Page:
Crime

Attorney General won't review Detroit police shooting of Hakim Littleton


August 13, 2020, 7:11 PM by  Violet Ikonomova

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Hakim Littleton (Photo: Facebook)

The Michigan Attorney General's Office has declined a request for an independent review of last month's deadly Detroit police shooting of Hakim Littleton, who was shot in the head while down after brandishing a gun at officers.

A coalition of 15 groups including the ACLU of Michigan and Detroit Justice Center had called on Dana Nessel to investigate the July 10 shooting in conjunction with several civil rights groups, “because those who should hold the police accountable have failed to do so.”

While video released by the department shows Littleton pulled a gun on officers, activists and others have called the shooting an “execution,” arguing the 20-year-old was no longer a threat by the time an officer shot a final bullet into his head. An autopsy released last week by the Wayne County Medical Examiner's Office found he was shot three times in the legs and once in the head.

Chief James Craig has said Littleton fired five bullets at officers.

The group contends the Detroit Police Department is incapable of conducting an impartial review. Craig defended the actions of officers immediately after the shooting and made a number of inaccurate statements, including the number of shots fired. He initially said eight rounds were found at the scene, but, in a narrated video, the group notes 10 shots can be heard.

In a statement, Nessel’s office said it would not pick up the case because a second review is already underway.

“The Wayne County Prosecutor’s Office has its own public integrity unit and there is no reason to believe they will not conduct a comprehensive, fair review of this matter,” Press Secretary Ryan Jarvi said in an email.

Such reviews are customary in Detroit police shootings, but the coalition argues they're insufficient because the unit is “not an investigative agency,” as its website states.

The Public Integrity Unit reviews existing physical and forensic evidence in a case and re-interviews existing witnesses, according to assistant prosecutor Maria Miller. However, she says the unit may also "develop, find, and interview new witnesses that were not previously interviewed,” which “can sometimes lead to finding other evidence." It can also contact outside experts to analyze forensic evidence, when needed.

The coalition said it was disappointed with Nessel's denial and frustrated that her office did not acknowledge its request. It learned the office would not pick up the case only when reached by Deadline Detroit for comment.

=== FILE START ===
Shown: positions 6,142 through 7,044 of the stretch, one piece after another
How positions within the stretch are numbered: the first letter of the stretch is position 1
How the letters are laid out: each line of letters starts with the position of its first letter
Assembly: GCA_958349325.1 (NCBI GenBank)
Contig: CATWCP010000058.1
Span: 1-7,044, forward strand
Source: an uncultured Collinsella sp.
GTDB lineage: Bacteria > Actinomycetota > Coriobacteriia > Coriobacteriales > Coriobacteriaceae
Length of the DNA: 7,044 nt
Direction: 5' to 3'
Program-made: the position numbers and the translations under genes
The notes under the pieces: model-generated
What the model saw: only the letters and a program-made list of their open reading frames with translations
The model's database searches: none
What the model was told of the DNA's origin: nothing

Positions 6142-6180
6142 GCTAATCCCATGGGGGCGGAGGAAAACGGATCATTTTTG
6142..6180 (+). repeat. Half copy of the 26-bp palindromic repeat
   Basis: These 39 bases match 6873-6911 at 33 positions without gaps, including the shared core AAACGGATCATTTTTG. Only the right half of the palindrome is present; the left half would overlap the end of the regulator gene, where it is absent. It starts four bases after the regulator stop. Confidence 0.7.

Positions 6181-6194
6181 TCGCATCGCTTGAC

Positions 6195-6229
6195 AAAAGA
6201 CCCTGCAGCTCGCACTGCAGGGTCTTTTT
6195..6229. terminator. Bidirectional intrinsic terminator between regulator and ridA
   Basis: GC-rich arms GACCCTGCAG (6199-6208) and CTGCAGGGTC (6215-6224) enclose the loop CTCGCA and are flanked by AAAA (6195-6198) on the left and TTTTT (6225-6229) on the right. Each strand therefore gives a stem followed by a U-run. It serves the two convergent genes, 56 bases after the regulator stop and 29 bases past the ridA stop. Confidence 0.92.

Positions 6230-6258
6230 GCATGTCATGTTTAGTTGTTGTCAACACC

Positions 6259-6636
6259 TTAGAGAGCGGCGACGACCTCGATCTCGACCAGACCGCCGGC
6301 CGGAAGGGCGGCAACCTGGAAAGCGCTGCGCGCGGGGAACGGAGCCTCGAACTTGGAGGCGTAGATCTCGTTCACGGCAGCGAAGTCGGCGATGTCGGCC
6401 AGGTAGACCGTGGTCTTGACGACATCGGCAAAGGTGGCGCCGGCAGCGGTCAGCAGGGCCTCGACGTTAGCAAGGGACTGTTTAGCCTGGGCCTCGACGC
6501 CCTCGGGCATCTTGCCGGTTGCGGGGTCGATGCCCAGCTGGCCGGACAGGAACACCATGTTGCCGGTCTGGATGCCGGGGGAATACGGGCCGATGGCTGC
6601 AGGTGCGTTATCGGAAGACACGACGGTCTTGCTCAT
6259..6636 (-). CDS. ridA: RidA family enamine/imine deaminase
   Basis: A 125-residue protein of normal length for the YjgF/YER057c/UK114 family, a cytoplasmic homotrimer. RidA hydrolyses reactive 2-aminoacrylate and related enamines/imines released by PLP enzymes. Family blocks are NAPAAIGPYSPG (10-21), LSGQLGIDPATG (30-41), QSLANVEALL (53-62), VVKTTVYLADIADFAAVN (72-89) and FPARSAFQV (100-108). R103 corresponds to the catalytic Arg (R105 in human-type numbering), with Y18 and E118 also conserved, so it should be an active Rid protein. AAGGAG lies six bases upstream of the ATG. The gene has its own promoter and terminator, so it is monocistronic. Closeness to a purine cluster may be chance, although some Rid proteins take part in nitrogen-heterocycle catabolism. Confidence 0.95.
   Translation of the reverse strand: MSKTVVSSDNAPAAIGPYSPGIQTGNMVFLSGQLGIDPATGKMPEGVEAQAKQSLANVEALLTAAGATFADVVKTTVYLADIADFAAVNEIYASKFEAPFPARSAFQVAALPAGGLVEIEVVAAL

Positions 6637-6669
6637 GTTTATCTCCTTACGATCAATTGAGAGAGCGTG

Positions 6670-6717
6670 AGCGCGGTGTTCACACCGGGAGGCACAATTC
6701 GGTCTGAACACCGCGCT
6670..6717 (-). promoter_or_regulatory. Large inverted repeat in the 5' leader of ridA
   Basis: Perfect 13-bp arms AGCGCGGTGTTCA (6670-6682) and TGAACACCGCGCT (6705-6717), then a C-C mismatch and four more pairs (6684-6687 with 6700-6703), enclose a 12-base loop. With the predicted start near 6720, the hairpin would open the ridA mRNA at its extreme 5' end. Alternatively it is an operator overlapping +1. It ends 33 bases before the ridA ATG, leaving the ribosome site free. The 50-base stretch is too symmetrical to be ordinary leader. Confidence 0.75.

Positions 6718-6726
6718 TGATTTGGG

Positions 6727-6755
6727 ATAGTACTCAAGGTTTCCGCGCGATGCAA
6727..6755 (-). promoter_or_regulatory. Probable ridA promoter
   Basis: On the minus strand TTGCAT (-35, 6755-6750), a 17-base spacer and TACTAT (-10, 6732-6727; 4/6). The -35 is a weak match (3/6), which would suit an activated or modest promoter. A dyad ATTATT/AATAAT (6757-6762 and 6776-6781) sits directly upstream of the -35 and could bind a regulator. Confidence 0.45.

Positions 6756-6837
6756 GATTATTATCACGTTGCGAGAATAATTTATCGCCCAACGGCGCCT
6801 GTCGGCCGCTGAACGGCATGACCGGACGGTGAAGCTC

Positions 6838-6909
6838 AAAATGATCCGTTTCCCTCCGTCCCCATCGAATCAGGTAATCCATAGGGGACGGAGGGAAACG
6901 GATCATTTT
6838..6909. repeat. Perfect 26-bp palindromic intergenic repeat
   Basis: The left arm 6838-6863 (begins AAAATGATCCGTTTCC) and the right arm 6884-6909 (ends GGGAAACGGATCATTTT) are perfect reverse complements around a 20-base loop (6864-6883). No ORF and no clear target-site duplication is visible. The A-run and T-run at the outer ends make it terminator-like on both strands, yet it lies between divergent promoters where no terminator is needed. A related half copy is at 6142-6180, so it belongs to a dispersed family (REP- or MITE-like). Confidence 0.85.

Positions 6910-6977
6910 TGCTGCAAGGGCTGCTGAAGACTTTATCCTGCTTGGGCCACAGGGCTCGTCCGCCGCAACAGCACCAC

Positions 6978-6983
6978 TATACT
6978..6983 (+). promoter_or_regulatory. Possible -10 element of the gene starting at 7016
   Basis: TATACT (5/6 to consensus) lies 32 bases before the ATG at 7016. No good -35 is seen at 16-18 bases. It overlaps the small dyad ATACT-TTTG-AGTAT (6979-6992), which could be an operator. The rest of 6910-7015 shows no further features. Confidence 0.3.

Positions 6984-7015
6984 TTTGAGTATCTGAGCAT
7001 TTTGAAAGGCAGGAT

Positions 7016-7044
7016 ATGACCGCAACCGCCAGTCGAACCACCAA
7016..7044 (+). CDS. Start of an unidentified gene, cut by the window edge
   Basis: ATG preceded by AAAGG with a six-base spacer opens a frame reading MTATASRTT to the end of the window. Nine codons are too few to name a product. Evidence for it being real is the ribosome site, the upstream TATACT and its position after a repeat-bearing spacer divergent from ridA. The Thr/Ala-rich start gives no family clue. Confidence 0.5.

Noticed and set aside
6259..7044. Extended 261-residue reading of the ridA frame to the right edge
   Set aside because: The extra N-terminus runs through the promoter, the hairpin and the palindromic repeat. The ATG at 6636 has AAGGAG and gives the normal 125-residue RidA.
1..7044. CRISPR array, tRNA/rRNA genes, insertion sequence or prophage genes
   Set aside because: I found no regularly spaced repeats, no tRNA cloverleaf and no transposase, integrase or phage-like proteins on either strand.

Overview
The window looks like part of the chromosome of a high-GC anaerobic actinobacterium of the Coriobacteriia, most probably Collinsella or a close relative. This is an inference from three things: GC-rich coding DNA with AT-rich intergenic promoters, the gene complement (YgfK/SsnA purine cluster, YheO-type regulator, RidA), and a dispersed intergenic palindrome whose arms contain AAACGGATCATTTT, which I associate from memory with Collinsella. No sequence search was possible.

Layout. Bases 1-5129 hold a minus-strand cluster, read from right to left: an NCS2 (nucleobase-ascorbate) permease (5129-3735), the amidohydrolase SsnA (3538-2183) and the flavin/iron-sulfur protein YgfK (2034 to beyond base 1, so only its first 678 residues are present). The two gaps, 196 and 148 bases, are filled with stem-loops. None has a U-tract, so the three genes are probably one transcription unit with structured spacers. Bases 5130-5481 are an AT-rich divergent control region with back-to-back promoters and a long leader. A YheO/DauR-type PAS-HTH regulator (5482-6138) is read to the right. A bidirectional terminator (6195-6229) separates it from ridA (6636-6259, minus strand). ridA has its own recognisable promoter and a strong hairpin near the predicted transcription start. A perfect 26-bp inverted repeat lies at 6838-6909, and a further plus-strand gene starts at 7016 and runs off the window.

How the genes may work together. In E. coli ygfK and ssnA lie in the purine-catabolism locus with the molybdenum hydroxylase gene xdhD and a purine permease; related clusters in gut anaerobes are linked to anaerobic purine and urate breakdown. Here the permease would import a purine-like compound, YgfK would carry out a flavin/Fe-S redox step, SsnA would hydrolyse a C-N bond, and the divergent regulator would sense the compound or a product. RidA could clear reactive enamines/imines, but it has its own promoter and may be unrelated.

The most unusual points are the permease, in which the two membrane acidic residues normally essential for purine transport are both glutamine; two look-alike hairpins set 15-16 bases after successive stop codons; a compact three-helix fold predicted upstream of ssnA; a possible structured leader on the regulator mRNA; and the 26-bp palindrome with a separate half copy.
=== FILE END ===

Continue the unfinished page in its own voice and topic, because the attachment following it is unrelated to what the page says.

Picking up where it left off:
“In our communication to Attorney General Nessel ... we clearly set forth in minute detail the reasons for our suspicion that Mr. Littleton was murdered by police while he was in custody, completely subdued, with no remaining access to a weapon and posing no remaining threat to officers at the scene,” the coalition said. “A proper investigation could either corroborate or dispel this” but “the Attorney General’s silence in the wake of our demand merely serves to exacerbate this suspicion.”

The police investigation of the shooting, spearheaded by Michigan State Police with help from Detroit officers as part of a multi-agency task force that investigates high-profile shootings, wrapped within four days. It was forwarded to the prosecutor’s office July 14.

Craig has called the narrated video produced by the coalition "doctored." It is slown down with sound from another department video layered over it. 

Deadline Detroit also coupled the only available audio from the incident with a more complete video following the shooting.

That video left it unclear as to whether Littleton was subdued before he was shot in the head. It shows Littleton turn toward officers from the ground, where police say he fired at least two shots. An officer then jumps on him and appears to struggle to restrain him. More shots are fired, though it's unclear who is shooting because the video is obscured.

An officer appeared to fire a final shot in Littleton's head approximately three seconds after he turned toward police from the ground. 

The department declined to say whether Littleton was still in posession of the gun when he was shot in the head, citing the ongoing investigation. Craig said in a news conference that an officer kicked the weapon away from Littleton after the exchange, and department video appears to corroborate this. The coalition suggests it happened earlier in the shooting.



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